South Africa’s First AfCFTA Export to Ghana Highlights the Benefits of Intra-African Trade in Unpredictable Global Trade Landscape

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South Africa's First AfCFTA Export to Ghana Highlights the Benefits of Intra-African Trade in Unpredictable Global Trade Landscape

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South Africa’s First AfCFTA Export to Ghana Highlights the Benefits of Intra-African Trade in Unpredictable Global Trade Landscape

South Africa’s First AfCFTA Export to Ghana Highlights the Benefits of Intra-African Trade in Unpredictable Global Trade Landscape

Amidst disruptions to traditional trade routes, unpredictable shipping times and soaring freight tariffs caused by the conflict in the Red Sea region, the opportunities the African Continental Free Trade Area (AfCFTA) agreement creates for the development of intra-Africa trade are becoming apparent, says Standard Bank.

The African continent holds markets that connect 1.3 billion people with a combined gross GDP of about USD3.4 trillion. Buying and trading goods in this environment offers alternative business opportunities both now and in the future. These opportunities would ease the pressure to import goods from the rest of the world, says Philip Myburgh, Executive Head of Trade and Africa-China, Business and Commercial Clients at the Standard Bank Group (parent company of Stanbic Bank Ghana). 

“Besides reducing the need to import goods from outside of Africa, the preferential tariff rates promote Africa’s growth. AfCFTA has the potential to boost South Africa’s economy and create new jobs by increasing economic participation.” 

“Last month, South Africa exported its first shipment of goods to Ghana under the AfCFTA agreement. The goods shipped were forged grinding balls and high-chrome grinding media products supplied to the platinum, gold, ferrochrome, base metal, power generation and cement industries.”

However, several other markets remain to be explored, says Myburgh. 

“Two features make Ghana a strong trading partner: its location on the west coast and its two deepwater ports. Takoradi and Tema offer logistical advantages to seaborne traffic from South Africa. And Ghana, often called the ‘Gateway to West Africa,’ offers easy access not only to Ghanaian markets, but also to other countries in the region.”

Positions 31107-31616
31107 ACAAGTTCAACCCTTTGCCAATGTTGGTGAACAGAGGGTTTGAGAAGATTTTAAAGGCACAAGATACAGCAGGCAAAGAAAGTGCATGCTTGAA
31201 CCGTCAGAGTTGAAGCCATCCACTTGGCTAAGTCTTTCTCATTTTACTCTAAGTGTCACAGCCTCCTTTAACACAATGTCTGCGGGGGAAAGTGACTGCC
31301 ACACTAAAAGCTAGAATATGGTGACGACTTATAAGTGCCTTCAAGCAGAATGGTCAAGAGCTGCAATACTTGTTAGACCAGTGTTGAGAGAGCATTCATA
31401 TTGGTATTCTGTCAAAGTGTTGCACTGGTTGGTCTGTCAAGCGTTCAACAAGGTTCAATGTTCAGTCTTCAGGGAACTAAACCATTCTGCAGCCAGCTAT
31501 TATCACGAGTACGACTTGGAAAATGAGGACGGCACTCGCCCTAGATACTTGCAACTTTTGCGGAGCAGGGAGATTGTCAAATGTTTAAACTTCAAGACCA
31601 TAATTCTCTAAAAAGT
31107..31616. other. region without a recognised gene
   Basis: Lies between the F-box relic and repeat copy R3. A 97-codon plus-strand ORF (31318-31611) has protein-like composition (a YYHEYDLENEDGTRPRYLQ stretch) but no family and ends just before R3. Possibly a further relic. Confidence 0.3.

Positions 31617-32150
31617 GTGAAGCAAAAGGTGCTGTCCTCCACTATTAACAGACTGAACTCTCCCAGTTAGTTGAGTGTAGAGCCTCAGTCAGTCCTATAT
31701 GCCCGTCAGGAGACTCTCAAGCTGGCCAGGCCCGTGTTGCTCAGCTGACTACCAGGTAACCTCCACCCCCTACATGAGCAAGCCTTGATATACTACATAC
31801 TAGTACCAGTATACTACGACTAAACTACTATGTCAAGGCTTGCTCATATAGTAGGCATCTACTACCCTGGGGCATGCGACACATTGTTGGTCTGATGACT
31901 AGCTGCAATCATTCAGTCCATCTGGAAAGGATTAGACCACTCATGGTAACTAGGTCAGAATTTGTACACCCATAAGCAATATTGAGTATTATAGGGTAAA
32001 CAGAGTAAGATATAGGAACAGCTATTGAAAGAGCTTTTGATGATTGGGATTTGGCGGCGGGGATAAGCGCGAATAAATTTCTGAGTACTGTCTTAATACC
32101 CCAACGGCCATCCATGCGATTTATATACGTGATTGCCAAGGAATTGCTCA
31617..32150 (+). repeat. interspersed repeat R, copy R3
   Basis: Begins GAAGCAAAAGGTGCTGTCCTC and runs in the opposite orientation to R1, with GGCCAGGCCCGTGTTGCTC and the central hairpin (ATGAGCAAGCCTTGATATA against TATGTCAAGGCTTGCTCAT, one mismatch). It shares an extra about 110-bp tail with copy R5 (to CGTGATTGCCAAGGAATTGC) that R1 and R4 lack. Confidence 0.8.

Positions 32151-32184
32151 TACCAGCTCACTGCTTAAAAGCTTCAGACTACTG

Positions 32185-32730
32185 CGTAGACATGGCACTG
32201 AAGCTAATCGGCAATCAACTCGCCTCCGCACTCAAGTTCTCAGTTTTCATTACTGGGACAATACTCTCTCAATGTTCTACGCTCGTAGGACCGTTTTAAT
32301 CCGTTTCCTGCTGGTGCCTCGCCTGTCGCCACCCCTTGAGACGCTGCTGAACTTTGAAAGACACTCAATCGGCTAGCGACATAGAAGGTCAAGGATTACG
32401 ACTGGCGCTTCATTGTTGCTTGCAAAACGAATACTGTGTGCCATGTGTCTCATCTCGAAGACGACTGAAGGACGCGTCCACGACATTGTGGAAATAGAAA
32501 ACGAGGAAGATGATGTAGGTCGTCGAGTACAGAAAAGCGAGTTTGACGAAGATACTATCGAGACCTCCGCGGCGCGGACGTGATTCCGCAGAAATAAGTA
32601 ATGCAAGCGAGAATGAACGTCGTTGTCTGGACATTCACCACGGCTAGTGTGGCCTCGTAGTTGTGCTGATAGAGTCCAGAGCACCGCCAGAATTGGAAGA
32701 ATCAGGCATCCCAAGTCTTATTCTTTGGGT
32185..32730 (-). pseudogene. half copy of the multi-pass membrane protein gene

Some of the mutually beneficial opportunities between South Africa and Ghana, says Myburgh, include:

South African poultry and meat products (Broiler products account for about 80% of Ghana’s meat imports. And with a large Muslim population, there are opportunities for halal-certified imports.)
South African maize, which can generate revenue of USD100 million
Raw cane sugar and chemically pure sucrose, which can generate revenue of USD70 million and USD60 million, respectively

Ghana, in turn, can offer the South African market:

Cocoa powder and cocoa paste, valued between USD10 million and USD15million Frozen fish, valued at USD20 million
Shea butter for the expanding local hair care and skin care markets, which saw imports of 6.4 million kilograms (worth about USD20.4 million) in 2022.
 
“Standard Bank’s relationship with AfCFTA is focused on unlocking Africa’s potential through digital trade services and innovative technologies. These technologies include data science, AI and blockchain. We work with the AfCFTA steering committee to provide clear insight into digital trade implementation,” says Myburgh.

“We have strong ties with Ghana, which include full banking operations. The country is also home to AfCFTA headquarters. Ghana is dedicated to promoting growth and creating opportunities across the 20 African markets that Standard Bank serves.”

“With its young population, growing markets and opportunities for intra-African trade, the African continent has the potential to become one of the world’s major trading blocs. And African countries and their worldwide exports will benefit. We are committed to the future of AfCFTA and the continent we serve,” says Myburgh.




Source: Peacefmonline.com

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